11. How costly is brucellosis to the livestock industry?
The livestock and dairy industries and the American consumer have realized great financial savings from the success of the Cooperative State Federal Brucellosis Eradication Program. Annual losses from lowered milk production, aborted calves and pigs, and reduced breeding efficiency have decreased from more than $400 million in 1952 to less than $1 million today. Studies have shown that, if brucellosis eradication program efforts were stopped, the costs of producing beef and milk would increase by an estimated $80 million annually in less than 10 years.

12. Is there a national surveillance strategy?
Yes. The objective is to have a strategy that will maintain confidence that brucellosis is present in less than one animal per million in the national beef and dairy cattle herd. Domestic bison are also included in the surveillance strategy. This sampling approach moves away from census-based sampling originally designed for disease eradication to one more appropriate for the current situation.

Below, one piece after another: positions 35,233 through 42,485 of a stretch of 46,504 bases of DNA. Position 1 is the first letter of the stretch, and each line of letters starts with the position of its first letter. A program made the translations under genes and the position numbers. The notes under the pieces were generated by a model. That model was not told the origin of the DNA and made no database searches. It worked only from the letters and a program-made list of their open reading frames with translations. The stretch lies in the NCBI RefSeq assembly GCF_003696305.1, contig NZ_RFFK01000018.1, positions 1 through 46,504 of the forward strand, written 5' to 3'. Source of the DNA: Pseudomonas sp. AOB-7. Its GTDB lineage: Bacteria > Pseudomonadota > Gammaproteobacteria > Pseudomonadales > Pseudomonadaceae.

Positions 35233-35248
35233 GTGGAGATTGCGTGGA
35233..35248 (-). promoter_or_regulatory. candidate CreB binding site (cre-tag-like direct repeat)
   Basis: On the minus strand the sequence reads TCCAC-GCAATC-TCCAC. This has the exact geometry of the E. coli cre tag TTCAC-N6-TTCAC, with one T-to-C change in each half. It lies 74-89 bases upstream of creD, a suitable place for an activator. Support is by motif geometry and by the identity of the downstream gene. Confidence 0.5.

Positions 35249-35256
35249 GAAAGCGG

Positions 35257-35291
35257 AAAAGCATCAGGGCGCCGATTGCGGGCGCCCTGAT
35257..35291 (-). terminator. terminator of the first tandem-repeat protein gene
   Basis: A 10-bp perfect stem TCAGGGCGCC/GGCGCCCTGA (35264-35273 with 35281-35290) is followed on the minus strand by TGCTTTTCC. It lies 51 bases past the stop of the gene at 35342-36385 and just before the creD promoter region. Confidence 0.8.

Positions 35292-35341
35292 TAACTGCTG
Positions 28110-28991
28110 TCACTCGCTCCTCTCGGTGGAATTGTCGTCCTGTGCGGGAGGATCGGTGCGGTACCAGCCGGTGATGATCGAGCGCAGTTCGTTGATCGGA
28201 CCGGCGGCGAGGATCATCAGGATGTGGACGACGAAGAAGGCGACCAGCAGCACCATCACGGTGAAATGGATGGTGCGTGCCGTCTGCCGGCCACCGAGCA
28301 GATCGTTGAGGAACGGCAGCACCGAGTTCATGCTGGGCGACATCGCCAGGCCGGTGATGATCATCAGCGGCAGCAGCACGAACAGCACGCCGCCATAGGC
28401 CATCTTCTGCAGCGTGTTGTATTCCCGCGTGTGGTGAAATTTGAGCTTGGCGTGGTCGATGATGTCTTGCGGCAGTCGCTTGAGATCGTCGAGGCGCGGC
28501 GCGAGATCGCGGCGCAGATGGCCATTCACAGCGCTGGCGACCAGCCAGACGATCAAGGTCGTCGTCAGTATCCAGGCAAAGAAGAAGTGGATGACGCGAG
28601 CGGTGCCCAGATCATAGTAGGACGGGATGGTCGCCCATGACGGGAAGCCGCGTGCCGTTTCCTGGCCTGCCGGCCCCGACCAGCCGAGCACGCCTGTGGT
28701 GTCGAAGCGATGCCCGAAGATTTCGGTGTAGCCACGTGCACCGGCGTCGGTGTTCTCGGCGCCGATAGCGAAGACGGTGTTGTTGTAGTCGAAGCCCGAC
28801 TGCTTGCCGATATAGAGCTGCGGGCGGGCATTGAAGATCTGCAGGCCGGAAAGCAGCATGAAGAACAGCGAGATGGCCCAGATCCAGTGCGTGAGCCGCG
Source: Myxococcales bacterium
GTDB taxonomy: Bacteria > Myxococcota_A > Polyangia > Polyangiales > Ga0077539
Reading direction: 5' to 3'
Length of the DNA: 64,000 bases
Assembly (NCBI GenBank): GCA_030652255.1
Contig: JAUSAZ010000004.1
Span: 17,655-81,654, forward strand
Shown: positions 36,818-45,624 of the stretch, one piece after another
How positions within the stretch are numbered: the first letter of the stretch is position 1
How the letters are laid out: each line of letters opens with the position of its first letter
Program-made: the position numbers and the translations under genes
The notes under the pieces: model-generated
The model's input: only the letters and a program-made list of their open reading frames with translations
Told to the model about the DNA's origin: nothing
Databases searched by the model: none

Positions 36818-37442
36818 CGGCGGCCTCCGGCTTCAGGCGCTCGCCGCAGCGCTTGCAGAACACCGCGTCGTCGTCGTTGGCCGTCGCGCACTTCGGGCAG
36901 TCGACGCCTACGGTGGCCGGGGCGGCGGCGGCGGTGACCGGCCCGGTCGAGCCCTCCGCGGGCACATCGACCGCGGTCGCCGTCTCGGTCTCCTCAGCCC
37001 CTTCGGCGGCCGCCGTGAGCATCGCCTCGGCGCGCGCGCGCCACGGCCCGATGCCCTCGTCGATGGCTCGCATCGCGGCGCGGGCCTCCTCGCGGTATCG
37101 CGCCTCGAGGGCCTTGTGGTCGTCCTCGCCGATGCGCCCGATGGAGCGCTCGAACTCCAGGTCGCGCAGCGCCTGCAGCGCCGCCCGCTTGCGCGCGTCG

Using statistical sampling for slaughter surveillance based on the national cattle herd size, this strategy will result in an approximate 50 percent or greater reduction in the number of slaughter surveillance samples needed. The plan eliminates State-by-State census sampling while still effectively demonstrating the national herd’s disease-free status. This national status based surveillance strategy exceeds the standards set by the World Organization for Animal Health (OIE) for a country recognized as disease-free for brucellosis.

13. How is infection found in cattle and domestic bison?